Wicked – The hit Broadway musical was based on a much darker fantasy book by Gregory Maguire called Wicked: The Life and Times of the Wicked Witch of the West. The theater show of course added tunes and dance numbers to the story and shaped it into much more of a sequel/prequel to the classic movie The Wizard of Oz. In the book, Elphaba, the future Wicked Witch, suffers from a serious allergy to water, but in the play she has no such affliction, she only fakes her weakness in order to set up the climactic ending. Characters from the movie play a much different role in the stage version than they do in the book, all resulting from an effort to make Maguire’s revisionist retelling of the Baum tale into a more pop culture, mainstream production.
FlashForward – The new ABC television show makes some significant changes from Robert J. Sawyer’s original science fiction novel. Beyond adding more action, including a car chase, and dumbing down some lengthy scenes of dialogue into more TV-typical soundbites for the more visual medium, the story is altered in a number of ways. The premise remains the same in which everyone on Earth blacks out at the same time and experiences a vision of their future. In the book, the future is twenty years from now, providing some fascinating speculations about where our global society and the individual characters are heading. In the television adaptation, in order to fit the season-long storytelling needs of a major primetime network show, the future is only about six months away. The book implies right up front what might have caused the worldwide phenomenon, but the show keeps it all an initial mystery, keeping the audience guessing so they can tune in week after week. FlashForward, the novel, uses the basic premise to explore themes of free will and paradoxes in time travel. FlashForward, the television series, uses the basic premise to try to replicate the tone of Lost, ABC’s other hit.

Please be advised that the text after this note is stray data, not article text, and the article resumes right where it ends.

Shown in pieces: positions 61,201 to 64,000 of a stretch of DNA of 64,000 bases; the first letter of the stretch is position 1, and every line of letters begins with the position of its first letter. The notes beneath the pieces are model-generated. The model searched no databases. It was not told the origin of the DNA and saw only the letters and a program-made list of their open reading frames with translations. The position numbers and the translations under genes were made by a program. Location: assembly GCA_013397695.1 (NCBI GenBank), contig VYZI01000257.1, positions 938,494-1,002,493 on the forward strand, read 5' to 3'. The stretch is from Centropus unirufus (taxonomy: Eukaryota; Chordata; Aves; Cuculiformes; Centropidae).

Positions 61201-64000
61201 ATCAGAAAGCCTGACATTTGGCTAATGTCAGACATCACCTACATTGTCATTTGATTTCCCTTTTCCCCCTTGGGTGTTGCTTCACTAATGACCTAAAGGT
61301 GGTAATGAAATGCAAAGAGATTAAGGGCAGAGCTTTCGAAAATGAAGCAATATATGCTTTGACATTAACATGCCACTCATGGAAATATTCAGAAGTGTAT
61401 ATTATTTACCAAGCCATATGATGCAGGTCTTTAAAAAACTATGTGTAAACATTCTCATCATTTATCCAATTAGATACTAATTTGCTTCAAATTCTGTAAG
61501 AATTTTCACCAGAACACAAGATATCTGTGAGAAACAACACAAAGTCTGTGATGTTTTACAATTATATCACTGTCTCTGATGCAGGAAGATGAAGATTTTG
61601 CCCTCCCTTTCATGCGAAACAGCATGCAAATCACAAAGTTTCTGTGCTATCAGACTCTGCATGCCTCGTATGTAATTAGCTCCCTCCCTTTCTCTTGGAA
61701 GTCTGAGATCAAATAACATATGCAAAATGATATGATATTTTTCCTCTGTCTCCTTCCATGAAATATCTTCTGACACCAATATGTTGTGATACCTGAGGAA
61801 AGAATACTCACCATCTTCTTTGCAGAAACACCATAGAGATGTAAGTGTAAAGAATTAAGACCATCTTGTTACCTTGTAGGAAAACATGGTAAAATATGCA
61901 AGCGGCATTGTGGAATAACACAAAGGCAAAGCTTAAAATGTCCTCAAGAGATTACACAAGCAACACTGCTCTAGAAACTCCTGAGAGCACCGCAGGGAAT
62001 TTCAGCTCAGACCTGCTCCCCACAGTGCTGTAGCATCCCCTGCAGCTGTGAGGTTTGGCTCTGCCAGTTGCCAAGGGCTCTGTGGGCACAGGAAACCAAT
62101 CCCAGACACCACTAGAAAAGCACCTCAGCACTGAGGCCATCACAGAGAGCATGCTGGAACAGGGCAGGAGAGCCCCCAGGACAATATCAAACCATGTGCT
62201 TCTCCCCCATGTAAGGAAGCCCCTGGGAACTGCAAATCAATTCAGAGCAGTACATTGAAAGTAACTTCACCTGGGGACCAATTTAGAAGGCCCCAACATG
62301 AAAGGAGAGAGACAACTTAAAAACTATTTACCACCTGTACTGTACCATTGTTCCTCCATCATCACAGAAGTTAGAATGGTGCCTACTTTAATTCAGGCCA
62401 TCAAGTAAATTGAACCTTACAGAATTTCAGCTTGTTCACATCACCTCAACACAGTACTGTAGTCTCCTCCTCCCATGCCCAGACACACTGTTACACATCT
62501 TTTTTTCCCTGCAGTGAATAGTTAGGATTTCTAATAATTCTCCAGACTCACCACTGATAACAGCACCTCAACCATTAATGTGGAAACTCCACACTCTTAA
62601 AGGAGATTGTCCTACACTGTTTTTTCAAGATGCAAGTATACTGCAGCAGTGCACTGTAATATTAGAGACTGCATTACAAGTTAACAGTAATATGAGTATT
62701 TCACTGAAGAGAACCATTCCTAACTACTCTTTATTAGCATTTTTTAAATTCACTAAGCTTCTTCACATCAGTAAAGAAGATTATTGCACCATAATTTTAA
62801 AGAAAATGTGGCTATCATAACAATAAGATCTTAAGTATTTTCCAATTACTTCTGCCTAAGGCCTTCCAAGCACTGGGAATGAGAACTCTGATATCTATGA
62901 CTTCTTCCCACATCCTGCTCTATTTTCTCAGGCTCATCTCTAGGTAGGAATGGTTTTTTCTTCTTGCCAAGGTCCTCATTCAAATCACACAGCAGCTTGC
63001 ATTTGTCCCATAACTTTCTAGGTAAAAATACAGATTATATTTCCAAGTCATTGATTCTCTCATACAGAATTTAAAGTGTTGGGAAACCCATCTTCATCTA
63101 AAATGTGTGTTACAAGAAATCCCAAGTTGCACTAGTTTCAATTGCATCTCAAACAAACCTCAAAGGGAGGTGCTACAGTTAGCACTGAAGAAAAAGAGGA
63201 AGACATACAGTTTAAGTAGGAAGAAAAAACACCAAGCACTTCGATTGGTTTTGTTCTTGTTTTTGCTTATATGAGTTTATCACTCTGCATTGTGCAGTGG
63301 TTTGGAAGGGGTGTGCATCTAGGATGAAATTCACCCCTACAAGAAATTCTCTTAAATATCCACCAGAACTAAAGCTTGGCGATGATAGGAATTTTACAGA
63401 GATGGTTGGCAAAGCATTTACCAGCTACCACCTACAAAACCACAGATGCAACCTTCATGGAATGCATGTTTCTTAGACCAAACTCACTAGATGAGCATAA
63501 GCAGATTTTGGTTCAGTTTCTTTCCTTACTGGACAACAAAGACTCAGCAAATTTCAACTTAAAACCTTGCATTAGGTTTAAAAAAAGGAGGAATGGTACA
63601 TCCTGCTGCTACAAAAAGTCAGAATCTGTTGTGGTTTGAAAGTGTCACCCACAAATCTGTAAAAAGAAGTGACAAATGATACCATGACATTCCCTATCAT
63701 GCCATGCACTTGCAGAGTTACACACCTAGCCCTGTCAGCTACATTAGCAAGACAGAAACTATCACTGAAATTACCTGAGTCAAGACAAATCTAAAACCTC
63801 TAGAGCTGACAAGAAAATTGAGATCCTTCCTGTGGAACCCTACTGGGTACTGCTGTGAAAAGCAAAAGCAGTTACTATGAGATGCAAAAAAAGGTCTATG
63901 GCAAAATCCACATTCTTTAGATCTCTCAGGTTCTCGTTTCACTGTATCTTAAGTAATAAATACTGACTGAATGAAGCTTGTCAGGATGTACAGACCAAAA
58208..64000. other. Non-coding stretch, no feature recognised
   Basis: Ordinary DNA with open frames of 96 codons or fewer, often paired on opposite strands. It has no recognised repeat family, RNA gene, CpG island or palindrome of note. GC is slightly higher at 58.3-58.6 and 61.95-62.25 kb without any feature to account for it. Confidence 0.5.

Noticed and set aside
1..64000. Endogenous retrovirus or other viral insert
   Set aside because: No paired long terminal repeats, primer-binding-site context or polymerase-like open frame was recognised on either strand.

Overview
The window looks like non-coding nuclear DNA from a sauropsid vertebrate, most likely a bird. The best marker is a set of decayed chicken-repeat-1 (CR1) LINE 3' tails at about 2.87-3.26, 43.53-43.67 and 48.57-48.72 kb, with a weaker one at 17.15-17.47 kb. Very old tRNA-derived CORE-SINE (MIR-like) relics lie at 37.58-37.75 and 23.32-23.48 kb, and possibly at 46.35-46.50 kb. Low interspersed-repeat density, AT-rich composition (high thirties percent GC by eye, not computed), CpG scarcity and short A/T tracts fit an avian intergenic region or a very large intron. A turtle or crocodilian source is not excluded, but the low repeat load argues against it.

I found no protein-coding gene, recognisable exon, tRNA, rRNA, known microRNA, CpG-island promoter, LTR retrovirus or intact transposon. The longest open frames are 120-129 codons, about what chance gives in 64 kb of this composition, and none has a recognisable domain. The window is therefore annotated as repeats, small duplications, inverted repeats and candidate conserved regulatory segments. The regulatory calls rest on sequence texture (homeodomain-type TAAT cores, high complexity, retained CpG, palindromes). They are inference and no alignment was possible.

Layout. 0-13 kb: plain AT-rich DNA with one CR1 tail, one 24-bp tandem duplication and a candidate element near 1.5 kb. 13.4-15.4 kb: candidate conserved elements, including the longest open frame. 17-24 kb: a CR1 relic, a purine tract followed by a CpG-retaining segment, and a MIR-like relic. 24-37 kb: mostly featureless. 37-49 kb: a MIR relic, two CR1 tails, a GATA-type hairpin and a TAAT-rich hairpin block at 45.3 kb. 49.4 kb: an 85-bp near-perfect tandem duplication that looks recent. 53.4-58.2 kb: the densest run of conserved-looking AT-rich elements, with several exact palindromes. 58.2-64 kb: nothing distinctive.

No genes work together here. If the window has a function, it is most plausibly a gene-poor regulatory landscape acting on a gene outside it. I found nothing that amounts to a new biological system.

It – Stephen King has had a string of successful adaptations of his bestselling horror novels. His huge novel, It, was published in 1987 and became a successful television mini-series in 1990. It’s one of my favorite King books, and it tells a decades-long tale of kids haunted by a malicious, supernatural entity that takes the form of a killer clown. It deals with the loss of innocence and the dangers children face in the adult world around them. “It” refers to the nameless monster that has existed since the dawn of history, but also to the youthful games when kids would designate one of their own as “it,” and also to that pronoun used to refer to the unspoken act when people are “doing IT.” That last reference is sort of lost in the live-action adaptation for obvious reasons. In the book, the climactic scene in which the children defeat the monster involves sex, and in my opinion it works as a coming of age metaphor. On the screen, however, it had to be changed, and the result was a rather anticlimactic conclusion with a silly looking spider-like beast getting slain in ho-hum fashion. The imagination sparked by written words is much more frightening than whatever Hollywood special effects makers can produce (especially in the 1980s).
Spider-man – Fanboys-and-girls inevitably get into an uproar whenever their comic book superheroes are adapted for the big screen and changes are made. Costumes are always a topic for debate. Men and women wearing colorful and often scanty outfits might look fine on the four-color page, but on the movie screens costume designers rightfully try to make something that looks realistic and not laughable. The X-Men for example wore yellow tights in the original comics, but wore black leather in their movies. People got used to it pretty fast, the same way they got used to Batman’s body-armor. One big change in Spider-man was that part of Peter Parker’s powers after getting bitten by a radioactive spider was the ability to organically produce webs from his wrists. In the comics, Spidey had increased strength, agility, the ability to stick to walls, and a cool “spider-sense” that warned him of danger, but his webs were the result of a web shooter invention he himself created. The “organic” webs sparked quite the outcry. Filmmakers thought it was unrealistic to expect a teenager to be able to create such a thing (although some might argue that part of Peter’s new powers might have been increased intelligence too). Nevertheless, it worked for the screen, and the comic books eventually followed suit, adding the web-generating power in the Ultimate Spider-man line of comics.
There are many more changes in adaptation, from Harry Potter to Lord of the Rings. Let me know if you have any favorite examples that I didn't mention.